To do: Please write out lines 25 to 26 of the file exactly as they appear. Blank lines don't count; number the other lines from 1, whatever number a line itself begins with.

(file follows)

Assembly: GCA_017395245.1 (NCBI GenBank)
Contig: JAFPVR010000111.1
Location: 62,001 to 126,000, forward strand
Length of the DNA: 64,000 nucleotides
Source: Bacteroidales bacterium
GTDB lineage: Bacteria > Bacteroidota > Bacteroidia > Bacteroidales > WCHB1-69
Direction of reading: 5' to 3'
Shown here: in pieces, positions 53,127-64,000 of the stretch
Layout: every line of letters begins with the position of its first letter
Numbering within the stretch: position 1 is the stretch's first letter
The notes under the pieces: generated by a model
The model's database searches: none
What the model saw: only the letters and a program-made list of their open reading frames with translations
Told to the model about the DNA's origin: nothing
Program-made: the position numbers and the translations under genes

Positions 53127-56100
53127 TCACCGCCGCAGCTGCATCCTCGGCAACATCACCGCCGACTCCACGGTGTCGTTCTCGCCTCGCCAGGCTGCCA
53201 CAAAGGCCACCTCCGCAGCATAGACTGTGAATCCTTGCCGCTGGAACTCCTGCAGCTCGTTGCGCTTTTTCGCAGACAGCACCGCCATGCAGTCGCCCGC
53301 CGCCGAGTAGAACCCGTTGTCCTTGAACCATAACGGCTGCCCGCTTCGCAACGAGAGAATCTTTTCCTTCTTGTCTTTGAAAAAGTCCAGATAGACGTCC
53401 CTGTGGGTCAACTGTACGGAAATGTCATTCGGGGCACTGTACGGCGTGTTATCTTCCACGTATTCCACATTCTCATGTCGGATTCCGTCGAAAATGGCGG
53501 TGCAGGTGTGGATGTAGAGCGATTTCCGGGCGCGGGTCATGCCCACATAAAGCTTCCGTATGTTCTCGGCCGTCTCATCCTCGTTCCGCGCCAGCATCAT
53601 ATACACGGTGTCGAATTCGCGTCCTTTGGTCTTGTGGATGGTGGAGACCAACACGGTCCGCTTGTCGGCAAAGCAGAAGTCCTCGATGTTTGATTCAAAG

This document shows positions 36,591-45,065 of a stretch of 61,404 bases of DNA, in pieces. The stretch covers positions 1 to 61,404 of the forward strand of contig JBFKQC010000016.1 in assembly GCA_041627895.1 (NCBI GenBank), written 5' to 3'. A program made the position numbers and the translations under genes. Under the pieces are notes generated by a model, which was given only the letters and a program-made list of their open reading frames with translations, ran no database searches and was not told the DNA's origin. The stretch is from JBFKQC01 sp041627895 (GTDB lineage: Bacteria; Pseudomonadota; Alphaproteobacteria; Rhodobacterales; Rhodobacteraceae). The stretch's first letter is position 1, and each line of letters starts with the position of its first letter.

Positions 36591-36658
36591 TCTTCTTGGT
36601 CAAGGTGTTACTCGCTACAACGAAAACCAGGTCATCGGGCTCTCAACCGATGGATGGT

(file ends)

36591 TCTTCTTGGT
36601 CAAGGTGTTACTCGCTACAACGAAAACCAGGTCATCGGGCTCTCAACCGATGGATGGT